Botnets are, effectively, groups of computers that are infected with malicious software. A threat operator can remotely control all the devices in the botnet, harnessing their combined computing power. Malicious activities carried out by botnets include sending a high volume of spam messages, conducting Distributed Denial of Service (DDoS) attacks, generating bogus website traffic and coercing users to make a payment to be disconnected from the botnet.

In this blog, we’ll put botnets under the microscope and examine how they are created and how hackers and other malicious actors put them to use against enterprises and institutions.

How botnets begin

To conduct large-scale attacks and disruption, the controller of a botnet (sometimes called a bit herder or botmaster) will begin by creating malware that enables them to take control of a host computer remotely and discreetly. Once developed, they must get hundreds, thousands and sometimes even millions of users to install the malware on their personal computer.

Usually, hackers will achieve this via malware known as a Trojan. Named after the Ancient Greek legend of the wooden horse that led to the fall of Troy, this malicious software disguises itself as a useful app or harmless digital file. Unaware of the consequences, users are fooled into installing it on their device.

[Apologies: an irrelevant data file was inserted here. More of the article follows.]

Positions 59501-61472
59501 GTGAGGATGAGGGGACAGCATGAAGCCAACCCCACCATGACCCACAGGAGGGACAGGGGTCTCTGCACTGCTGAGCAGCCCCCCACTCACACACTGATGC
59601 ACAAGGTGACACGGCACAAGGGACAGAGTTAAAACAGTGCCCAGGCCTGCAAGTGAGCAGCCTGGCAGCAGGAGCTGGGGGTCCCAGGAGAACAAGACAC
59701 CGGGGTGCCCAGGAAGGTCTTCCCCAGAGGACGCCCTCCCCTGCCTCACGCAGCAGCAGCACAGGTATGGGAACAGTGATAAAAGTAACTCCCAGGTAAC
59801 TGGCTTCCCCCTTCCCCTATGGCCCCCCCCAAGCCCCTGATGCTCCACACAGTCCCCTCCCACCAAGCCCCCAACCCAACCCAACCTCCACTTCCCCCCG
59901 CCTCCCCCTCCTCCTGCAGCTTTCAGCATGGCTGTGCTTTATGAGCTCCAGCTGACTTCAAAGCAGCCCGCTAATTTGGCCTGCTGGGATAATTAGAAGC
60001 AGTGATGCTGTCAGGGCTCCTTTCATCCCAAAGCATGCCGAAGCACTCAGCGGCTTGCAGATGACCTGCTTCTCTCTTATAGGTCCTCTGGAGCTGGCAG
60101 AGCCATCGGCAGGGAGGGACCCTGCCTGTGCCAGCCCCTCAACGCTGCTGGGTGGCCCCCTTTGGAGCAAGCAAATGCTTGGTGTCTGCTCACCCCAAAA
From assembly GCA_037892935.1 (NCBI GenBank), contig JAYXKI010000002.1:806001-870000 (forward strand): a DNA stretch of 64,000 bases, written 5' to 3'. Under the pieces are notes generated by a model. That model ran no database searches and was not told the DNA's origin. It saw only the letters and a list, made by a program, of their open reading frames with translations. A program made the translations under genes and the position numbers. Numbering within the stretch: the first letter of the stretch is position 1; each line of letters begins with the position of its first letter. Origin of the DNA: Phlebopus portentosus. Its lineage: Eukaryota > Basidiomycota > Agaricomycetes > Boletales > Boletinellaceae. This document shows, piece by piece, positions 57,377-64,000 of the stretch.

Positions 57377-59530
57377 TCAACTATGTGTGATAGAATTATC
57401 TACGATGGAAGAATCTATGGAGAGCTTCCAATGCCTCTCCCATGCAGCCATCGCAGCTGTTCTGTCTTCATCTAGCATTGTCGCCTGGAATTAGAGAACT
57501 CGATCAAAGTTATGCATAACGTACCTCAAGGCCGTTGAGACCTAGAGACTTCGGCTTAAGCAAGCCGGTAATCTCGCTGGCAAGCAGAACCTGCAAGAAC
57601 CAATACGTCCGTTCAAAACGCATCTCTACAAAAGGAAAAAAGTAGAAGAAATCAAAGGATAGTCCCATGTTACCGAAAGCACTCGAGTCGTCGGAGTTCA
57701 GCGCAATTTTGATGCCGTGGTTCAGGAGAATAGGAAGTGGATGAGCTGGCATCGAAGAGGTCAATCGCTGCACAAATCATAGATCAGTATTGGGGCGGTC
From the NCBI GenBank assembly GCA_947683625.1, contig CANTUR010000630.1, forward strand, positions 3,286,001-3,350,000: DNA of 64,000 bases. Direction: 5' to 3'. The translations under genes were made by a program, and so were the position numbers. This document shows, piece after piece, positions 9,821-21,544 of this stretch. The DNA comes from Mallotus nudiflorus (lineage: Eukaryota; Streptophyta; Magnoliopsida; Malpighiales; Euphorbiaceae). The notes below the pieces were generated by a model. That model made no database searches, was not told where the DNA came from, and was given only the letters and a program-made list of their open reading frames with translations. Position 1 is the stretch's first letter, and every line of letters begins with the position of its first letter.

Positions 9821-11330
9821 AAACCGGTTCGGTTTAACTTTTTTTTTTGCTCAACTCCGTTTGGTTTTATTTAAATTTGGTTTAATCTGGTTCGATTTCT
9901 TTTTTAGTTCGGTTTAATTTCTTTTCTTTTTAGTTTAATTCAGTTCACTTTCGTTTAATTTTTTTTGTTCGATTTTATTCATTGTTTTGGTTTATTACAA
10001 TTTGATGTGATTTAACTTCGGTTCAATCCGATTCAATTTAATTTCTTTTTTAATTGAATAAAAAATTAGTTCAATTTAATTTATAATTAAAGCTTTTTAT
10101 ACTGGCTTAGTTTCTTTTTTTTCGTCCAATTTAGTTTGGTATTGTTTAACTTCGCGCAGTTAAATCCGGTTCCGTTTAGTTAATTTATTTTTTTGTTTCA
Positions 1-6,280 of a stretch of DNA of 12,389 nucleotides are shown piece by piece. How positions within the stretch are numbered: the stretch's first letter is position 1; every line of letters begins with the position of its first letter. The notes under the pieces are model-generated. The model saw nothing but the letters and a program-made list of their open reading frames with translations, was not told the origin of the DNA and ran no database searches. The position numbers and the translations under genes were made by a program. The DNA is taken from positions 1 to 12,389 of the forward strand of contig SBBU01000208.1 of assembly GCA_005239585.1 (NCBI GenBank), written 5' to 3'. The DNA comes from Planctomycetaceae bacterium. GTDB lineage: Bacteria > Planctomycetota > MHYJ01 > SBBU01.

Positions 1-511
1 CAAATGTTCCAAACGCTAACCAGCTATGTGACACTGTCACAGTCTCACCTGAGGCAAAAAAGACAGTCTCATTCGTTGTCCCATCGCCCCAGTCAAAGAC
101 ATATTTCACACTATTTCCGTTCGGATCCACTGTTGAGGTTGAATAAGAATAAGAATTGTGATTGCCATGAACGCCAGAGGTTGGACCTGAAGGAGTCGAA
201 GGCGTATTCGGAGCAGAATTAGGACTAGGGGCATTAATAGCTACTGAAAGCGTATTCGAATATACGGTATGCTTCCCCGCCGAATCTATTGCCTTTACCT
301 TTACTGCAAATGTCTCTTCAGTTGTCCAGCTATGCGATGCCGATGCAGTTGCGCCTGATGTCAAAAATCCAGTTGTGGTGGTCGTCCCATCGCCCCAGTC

This can happen in many ways. It may be a seemingly benign attachment on an email from an unknown sender and, once downloaded, the malware is dropped on the device. It may also arrive as a pop-up ad warning that a device is infected with a virus. If clicked on to resolve the issue, the malware is downloaded and installed. Another route for infection is when enterprises download software from an untrustworthy site and receive botnet malware instead of the app they are after.

As soon as the malware is installed, the attacker is sent a notification and the device becomes part of their botnet and can be remote controlled.

What are botnets used for?

Once created, the potential for malicious activity is almost endless. Perhaps the most common use for botnets is to execute DDoS attacks.

There are multiple forms of this attack, but hackers generally use botnets to transmit a massive wave of data requests or web traffic to an app, website or server. When the system becomes overwhelmed by the influx of activity, it will typically be knocked offline.

DDoS strikes are commonly aimed at rival businesses, to take down specific web content related to terrorism, politics or journalism, or to cause disruption of important services. Today, mercenary botnets are often rented out for use by other threat operators and sometimes sold to the highest bidder. As a rule, they are exceptionally difficult to detect without stringent antivirus software.

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